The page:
No more warnings - drivers to get a £70 for blocking pedestrian crossings
A campaign encouraging drivers in the East Riding not to block pedestrian crossings when they park has now come to an end.
For the past month, civil enforcement officers from East Riding of Yorkshire Council have given out warning notices – instead of fixed penalty notices – to motorists parked across dropped kerbs.
The campaign was launched to raise awareness of the issue after officers reported a growing number of parked cars causing obstructions.
Blocking crossings can cause serious problems for wheelchair users, mobility scooter riders, parents with prams and pushchairs, people with sight problems and elderly pedestrians needing to cross the road.
A total of 51 warning notices were issued by officers during the four-week campaign – and many more drivers were spoken to about the initiative.
Now the campaign has come to an end, from today – Monday 11 March – officers will return to issuing £70 fixed penalty notices where they find a vehicle is causing an obstruction by parking across a dropped kerb.
Paul Tripp, head of streetscene services at East Riding of Yorkshire Council, said: “We have had a very positive response from the public to our campaign.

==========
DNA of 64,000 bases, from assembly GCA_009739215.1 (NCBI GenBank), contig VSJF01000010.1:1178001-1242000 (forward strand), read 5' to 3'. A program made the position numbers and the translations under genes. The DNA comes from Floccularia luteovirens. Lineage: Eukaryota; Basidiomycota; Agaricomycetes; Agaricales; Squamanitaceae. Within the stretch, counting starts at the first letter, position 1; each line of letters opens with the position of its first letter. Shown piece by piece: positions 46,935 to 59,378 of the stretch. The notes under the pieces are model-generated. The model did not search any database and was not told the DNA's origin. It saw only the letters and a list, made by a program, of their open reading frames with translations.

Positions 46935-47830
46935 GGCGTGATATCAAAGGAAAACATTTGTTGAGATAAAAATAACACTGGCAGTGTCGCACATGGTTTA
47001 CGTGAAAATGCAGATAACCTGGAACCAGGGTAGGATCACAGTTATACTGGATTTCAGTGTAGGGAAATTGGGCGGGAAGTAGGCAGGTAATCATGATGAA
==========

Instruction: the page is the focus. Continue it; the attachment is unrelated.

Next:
“Our officers have spoken to many drivers to explain about the campaign and they have all responded in a positive manner when asked to move on, and that has been much appreciated.
“We’ve also had numerous requests for help from residents asking us to monitor certain streets and areas outside schools where parking on crossings is an issue.
“So our campaign has definitely raised awareness of the problem, but we will continue to encourage drivers to be more considerate when they park.”
The council is reminding drivers it is an offence to park blocking a kerb which has been lowered for the following reasons:
* For a pedestrian crossing,
* To allow access to a business premises where a white ‘H’ bar appears,
* To allow access to driveway in a residential area.
Parking on pedestrian crossings is a priority for the East Riding’s civil enforcement officers, but action can be taken to enforce all three.